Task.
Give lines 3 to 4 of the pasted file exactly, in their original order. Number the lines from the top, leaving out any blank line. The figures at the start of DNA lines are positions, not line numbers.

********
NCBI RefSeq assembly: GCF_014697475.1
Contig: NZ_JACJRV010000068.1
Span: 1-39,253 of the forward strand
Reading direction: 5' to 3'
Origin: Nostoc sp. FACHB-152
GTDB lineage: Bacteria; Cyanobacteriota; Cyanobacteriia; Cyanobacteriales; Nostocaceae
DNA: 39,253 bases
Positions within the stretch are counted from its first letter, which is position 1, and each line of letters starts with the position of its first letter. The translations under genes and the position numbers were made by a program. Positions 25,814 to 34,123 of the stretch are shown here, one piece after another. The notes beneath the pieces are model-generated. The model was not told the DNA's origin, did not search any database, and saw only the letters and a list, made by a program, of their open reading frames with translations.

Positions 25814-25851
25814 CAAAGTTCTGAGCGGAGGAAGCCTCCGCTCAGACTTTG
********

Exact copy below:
Span: 1-39,253 of the forward strand
Reading direction: 5' to 3'